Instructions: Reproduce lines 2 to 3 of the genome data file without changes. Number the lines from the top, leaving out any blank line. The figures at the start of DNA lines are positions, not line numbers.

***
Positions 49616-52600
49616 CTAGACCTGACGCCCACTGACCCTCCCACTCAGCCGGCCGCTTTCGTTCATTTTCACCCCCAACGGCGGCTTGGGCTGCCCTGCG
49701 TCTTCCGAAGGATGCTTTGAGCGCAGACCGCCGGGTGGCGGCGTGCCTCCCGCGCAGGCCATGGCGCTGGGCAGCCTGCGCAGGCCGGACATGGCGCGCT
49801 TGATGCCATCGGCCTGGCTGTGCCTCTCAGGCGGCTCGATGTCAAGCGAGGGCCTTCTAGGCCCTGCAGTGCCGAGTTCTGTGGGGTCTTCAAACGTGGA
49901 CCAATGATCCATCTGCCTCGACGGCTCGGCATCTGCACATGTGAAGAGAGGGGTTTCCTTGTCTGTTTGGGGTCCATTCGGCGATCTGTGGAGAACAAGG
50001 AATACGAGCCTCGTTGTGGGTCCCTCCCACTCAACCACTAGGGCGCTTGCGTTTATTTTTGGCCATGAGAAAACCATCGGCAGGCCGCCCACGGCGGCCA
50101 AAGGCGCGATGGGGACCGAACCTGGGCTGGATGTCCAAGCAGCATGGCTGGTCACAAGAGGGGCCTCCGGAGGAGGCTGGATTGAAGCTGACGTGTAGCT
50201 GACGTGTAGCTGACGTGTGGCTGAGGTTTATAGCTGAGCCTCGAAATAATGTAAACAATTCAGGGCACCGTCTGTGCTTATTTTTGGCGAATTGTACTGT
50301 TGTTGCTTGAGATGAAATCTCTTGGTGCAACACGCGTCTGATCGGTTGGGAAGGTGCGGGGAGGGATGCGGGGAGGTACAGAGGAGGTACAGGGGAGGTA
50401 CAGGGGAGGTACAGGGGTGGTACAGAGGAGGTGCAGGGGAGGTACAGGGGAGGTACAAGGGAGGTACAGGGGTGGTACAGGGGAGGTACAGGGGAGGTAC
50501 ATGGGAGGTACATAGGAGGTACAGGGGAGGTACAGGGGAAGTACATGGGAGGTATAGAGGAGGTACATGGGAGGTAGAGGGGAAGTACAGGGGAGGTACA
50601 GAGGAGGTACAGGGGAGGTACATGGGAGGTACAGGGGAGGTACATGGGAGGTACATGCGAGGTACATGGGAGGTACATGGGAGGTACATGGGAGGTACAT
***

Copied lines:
49616 CTAGACCTGACGCCCACTGACCCTCCCACTCAGCCGGCCGCTTTCGTTCATTTTCACCCCCAACGGCGGCTTGGGCTGCCCTGCG
49701 TCTTCCGAAGGATGCTTTGAGCGCAGACCGCCGGGTGGCGGCGTGCCTCCCGCGCAGGCCATGGCGCTGGGCAGCCTGCGCAGGCCGGACATGGCGCGCT